Exactly when notice of termination takes effect can impact on an employee's entitlement to certain benefits or employment rights. In a recent case, the Court of Appeal ruled that, in the absence of an express term in the employee's contract, notice of...
Prior to the introduction of revised procedures (set out in regulations under Section 68 of the Countryside and Rights of Way Act 2000, which came into effect in July 2002), people who had to cross common land in order to reach their homes were sometimes denied the right of access to their own property, due to an anomaly in the law. In order to gain access, it was necessary for them to obtain an 'easement' from the owner of the common land. This could be very expensive for the person needing the right of access.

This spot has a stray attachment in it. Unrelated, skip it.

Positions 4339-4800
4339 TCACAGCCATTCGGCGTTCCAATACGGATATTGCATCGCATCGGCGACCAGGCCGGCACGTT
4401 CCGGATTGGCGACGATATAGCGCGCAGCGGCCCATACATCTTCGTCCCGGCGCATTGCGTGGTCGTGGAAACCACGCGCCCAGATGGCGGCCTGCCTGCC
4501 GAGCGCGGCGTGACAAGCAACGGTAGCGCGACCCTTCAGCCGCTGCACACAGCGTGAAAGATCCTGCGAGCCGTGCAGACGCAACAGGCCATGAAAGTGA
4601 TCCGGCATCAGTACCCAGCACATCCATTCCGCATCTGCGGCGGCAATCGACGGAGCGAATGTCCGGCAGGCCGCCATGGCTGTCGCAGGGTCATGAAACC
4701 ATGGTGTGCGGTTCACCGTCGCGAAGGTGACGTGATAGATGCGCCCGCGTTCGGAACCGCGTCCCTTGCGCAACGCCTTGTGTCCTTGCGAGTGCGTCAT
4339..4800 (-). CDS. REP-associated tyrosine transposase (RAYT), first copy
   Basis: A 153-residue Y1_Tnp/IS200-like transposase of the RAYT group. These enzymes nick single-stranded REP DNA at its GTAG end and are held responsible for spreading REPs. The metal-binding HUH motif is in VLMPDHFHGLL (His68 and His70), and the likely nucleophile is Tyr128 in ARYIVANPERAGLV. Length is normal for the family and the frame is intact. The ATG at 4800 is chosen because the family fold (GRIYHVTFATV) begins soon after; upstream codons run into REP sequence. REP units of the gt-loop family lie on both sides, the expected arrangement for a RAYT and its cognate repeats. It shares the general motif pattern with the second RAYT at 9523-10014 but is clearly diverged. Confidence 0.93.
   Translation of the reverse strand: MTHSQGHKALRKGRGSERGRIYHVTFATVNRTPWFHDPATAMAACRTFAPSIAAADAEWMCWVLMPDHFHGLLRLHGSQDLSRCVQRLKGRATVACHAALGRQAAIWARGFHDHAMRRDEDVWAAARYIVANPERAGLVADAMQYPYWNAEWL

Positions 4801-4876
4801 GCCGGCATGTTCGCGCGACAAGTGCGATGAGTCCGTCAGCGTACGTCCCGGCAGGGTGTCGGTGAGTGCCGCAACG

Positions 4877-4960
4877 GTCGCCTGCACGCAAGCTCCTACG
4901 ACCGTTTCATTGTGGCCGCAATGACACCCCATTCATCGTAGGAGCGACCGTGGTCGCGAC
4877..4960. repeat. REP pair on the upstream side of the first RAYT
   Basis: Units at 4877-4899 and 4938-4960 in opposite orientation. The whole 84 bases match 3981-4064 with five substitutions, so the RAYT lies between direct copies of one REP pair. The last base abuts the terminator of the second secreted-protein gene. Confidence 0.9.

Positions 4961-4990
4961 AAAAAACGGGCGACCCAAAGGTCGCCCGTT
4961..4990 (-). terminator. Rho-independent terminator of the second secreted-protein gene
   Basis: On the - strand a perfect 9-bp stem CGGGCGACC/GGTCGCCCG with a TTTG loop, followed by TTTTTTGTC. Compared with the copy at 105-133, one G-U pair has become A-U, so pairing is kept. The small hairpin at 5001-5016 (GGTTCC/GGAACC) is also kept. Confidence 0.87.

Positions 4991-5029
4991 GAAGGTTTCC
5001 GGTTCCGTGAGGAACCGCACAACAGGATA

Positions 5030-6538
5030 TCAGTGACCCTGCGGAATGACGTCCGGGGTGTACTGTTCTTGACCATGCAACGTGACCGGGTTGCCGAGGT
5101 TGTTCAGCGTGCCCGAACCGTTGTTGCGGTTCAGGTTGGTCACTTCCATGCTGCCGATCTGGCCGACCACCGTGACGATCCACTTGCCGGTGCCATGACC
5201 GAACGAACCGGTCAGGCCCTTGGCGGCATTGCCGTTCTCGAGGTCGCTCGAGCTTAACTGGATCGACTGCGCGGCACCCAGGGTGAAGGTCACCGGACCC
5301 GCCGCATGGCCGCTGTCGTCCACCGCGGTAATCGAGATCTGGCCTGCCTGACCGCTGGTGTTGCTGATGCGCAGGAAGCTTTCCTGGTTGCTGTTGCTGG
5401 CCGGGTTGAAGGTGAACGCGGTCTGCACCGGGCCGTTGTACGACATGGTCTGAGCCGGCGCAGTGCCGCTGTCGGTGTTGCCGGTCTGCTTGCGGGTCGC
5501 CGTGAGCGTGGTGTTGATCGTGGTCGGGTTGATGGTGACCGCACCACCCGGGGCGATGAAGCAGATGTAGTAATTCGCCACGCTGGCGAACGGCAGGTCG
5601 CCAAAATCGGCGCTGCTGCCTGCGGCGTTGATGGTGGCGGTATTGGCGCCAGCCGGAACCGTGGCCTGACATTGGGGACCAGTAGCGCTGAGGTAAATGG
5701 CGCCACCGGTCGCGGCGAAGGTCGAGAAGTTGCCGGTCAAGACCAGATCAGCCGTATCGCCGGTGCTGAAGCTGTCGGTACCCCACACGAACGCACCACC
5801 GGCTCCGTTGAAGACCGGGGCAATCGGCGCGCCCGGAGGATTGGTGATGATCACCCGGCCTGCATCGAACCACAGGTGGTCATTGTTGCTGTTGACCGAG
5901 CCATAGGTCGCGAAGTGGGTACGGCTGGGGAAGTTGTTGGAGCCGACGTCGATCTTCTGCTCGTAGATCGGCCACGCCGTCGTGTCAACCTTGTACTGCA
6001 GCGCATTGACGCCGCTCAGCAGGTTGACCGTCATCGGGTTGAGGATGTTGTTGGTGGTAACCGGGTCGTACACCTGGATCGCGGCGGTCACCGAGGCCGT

Under the revised rules, the right of easement is now statutory and, provided the relevant conditions are met and procedures complied with, the owners of the common land cannot object. In return they will be paid as follows:
- 0.25% of the value of the premises if these came into being before 1 January 1906;
- 0.5% of the value of the premises, if they came into being between 1 January 1906 and 1 December 1930; and
- 2% of the value of the premises if they came into being on or after 1 December 1930.
Once payment has been made, the right of access will continue in perpetuity.